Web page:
From civil rights champions who soar into space and shatter glass ceilings, to preserving indigenous traditions and advocating for farm workers; from conserving Earth’s precious resources to improving access to education, in recent months Mount Madonna School (MMS) lower school students have been learning a lot about many individuals who have and are working to make the world a better place.
On April 30 at 10:00am MMS will spotlight its themed cultural awareness performances with Champions for Social Justice, a culminating presentation of several months of in-depth learning by preschool through fifth grade students. In lieu of being able to gather in-person to watch students perform, the presentation will be pre-recorded and shared via Zoom.
“Cultural Awareness is an important tradition in the lower school where our students delve deep into exploring and learning about different cultures widening their awareness of the world beyond their horizon,” shared Director of Lower School Kami Pacheco.
“This age-appropriate, cultural awareness unit is especially important for our students to help enrich and inform our concept of global citizenship,” continued Pacheco. “Much in the way that MMS high school students hold a public presentation following their return from international learning journeys, the lower school students’ presentation is the symbolic ‘return’ from their cultural learning journey and is intended to be witnessed by the MMS community.”
Following are highlights of the students’ themed studies and learning.
“Preschool students built volcanoes and danced hula,” said teacher Danielle Barr. “We read a lot of books about traditional stories of Hawaii. The students explored with hands-on lessons on land and water formations, including islands and waterfalls. We discussed geography and the geologic activity by which the islands were formed, Hawaiian food, habitat and traditions.”
For their Cultural Awareness presentation, preschool students are performing “Ho’oponopono,” a Hawaiian prayer for healing and forgiveness.
“The Hawaiian culture renaissance that started in the 1970s and continues today is definitely a success story in the preservation of Native American culture,” commented teacher Hema Walker. “The children are learning about some of the champions who have worked hard to conserve the Hawaiian language and culture, including the last Princess of Hawaii, Princess Ka’iulani, who advocated for Hawaii’s independence in the 19th century; Edith Kanaka’ole and Mary Kawena Puku’I, two “Kumus” or hula teachers who worked with children to pass on this Hawaiian dance tradition.”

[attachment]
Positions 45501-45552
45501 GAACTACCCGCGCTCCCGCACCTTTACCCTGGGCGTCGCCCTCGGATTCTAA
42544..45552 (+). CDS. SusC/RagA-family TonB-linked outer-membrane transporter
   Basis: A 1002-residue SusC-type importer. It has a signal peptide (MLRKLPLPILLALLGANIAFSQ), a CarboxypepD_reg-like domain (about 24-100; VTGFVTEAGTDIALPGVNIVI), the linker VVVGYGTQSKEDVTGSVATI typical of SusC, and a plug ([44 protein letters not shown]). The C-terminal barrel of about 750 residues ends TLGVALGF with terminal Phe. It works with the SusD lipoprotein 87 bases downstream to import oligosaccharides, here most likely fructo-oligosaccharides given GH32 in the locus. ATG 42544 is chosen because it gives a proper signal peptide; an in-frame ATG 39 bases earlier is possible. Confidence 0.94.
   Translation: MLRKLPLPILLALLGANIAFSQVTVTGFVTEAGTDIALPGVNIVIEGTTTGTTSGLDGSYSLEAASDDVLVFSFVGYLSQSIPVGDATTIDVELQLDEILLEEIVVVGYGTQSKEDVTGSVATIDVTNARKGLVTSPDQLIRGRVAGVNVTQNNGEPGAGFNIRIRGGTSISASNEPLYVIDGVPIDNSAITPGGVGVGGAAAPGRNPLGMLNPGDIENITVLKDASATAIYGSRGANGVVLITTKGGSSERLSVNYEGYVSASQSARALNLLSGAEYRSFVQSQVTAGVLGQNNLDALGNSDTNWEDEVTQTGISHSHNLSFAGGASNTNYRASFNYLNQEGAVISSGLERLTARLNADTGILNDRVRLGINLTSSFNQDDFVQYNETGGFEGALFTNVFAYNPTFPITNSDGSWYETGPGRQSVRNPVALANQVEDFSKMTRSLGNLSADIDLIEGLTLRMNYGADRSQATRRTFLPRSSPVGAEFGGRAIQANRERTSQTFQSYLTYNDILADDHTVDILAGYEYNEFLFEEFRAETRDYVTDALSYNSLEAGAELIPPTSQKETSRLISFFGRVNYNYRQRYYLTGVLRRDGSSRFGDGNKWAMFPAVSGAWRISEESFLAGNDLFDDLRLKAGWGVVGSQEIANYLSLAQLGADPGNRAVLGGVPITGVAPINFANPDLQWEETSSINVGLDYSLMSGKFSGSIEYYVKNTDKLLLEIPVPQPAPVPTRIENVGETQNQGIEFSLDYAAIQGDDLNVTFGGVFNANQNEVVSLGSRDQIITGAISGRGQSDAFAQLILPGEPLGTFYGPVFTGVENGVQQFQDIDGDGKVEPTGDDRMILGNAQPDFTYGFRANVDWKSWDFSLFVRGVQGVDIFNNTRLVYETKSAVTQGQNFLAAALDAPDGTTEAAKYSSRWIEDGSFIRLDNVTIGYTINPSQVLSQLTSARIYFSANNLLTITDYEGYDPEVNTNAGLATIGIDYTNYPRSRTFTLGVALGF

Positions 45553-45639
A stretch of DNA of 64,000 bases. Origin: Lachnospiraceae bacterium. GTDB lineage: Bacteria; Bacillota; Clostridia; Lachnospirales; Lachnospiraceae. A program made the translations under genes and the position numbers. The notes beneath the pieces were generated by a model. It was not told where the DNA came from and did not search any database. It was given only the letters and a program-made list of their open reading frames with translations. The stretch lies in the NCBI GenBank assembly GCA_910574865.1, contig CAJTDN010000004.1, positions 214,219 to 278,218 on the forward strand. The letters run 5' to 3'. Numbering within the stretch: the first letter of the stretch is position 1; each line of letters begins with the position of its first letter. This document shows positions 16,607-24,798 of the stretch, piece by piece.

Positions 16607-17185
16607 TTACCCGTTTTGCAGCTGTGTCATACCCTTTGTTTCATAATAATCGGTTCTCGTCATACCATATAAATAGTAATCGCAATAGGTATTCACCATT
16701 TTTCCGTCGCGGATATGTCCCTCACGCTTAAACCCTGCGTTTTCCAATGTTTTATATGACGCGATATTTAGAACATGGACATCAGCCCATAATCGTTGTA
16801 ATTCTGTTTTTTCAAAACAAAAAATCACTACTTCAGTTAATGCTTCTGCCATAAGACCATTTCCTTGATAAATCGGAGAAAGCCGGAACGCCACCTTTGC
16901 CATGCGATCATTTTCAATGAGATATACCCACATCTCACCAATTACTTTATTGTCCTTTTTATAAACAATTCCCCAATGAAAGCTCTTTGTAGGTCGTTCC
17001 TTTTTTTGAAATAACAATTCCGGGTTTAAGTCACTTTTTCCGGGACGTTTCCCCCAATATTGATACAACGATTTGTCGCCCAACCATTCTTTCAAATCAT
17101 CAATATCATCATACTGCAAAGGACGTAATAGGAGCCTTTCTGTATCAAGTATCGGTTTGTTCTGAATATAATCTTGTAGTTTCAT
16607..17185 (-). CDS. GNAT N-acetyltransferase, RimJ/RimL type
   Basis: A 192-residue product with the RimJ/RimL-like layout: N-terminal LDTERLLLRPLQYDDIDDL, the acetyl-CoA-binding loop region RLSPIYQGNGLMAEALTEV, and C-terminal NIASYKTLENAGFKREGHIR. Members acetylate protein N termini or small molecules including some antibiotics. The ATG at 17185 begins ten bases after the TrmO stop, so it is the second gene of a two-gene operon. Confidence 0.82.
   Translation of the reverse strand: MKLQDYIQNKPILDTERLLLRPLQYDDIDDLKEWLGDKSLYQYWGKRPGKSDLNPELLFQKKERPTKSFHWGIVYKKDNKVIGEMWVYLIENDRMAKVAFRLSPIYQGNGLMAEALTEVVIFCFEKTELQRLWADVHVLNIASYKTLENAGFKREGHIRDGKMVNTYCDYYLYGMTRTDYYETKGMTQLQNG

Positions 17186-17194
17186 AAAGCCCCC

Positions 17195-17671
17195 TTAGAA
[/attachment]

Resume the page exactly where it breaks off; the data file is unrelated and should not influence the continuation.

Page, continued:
For the presentation, students will sing and perform a hula dance to the song “He Nani Ke Ao Nei,” or “This Beautiful World,” by Puku’l; who also wrote the definitive Hawaiian dictionary.
Kindergarten students created their own “kapa” cloth using traditional colors and designs, sewed traditional Hawaiian clothing for their clothespin dolls, formed and painted clay volcanoes, and painted portraits of unique Hawaiian animals. Students also wove paper-strip mats and created “leis” for their costumes using real flowers, leaves and tissue paper flowers. They baked and sampled several foods, including “Haupia” coconut pudding squares, “Poi” bread and rolls sweetened with pineapple juice.
“We were delighted to welcome special guest (and former MMS dance teacher), Kumu Lorraine Kinnamon, into our classroom,” said Walker. “She sang to the children in the Hawaiian language, read them a story about different Hawaiian musical instruments and demonstrated how each one is played. She showed us that even shells and rocks can be musical instruments used in hula. The children were introduced to the ancient “Kahiko” style of hula, which I performed as Kumu Lorraine played along with a dried out gourd instrument called the ipu. Then the children enjoyed dancing along to some Hawaiian songs, and later the children took this experience deeper by reflecting on it in their drawing journals.”
“My favorite thing was the hula,” said kindergartner Harper Sebok. “The hardest part was to try to follow along. There’s so many ways to do hula!”
“We got to do hula and I love it!” agreed classmate Luka LeClair-Bonacich. “We also made Hawaiian Butter Mochi and all kinds of cool stuff to eat.”